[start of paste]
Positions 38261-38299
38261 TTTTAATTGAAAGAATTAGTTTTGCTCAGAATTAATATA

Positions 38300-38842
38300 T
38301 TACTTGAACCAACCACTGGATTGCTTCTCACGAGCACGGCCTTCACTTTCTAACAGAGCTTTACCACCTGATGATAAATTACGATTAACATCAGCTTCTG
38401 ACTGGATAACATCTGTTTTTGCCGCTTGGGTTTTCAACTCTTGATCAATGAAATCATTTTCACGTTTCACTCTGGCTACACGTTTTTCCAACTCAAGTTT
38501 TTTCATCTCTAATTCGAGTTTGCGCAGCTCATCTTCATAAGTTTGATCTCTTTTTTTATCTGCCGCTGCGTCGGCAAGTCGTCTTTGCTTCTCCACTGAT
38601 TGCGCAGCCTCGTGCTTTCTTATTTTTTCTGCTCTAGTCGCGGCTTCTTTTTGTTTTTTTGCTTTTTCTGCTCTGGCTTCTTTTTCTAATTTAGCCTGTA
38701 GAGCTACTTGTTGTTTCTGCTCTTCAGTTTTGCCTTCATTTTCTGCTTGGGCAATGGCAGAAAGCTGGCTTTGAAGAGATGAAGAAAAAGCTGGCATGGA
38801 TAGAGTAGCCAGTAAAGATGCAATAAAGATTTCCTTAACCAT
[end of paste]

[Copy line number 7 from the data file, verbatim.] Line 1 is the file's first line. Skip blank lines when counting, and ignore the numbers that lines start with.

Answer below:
38501 TTTCATCTCTAATTCGAGTTTGCGCAGCTCATCTTCATAAGTTTGATCTCTTTTTTTATCTGCCGCTGCGTCGGCAAGTCGTCTTTGCTTCTCCACTGAT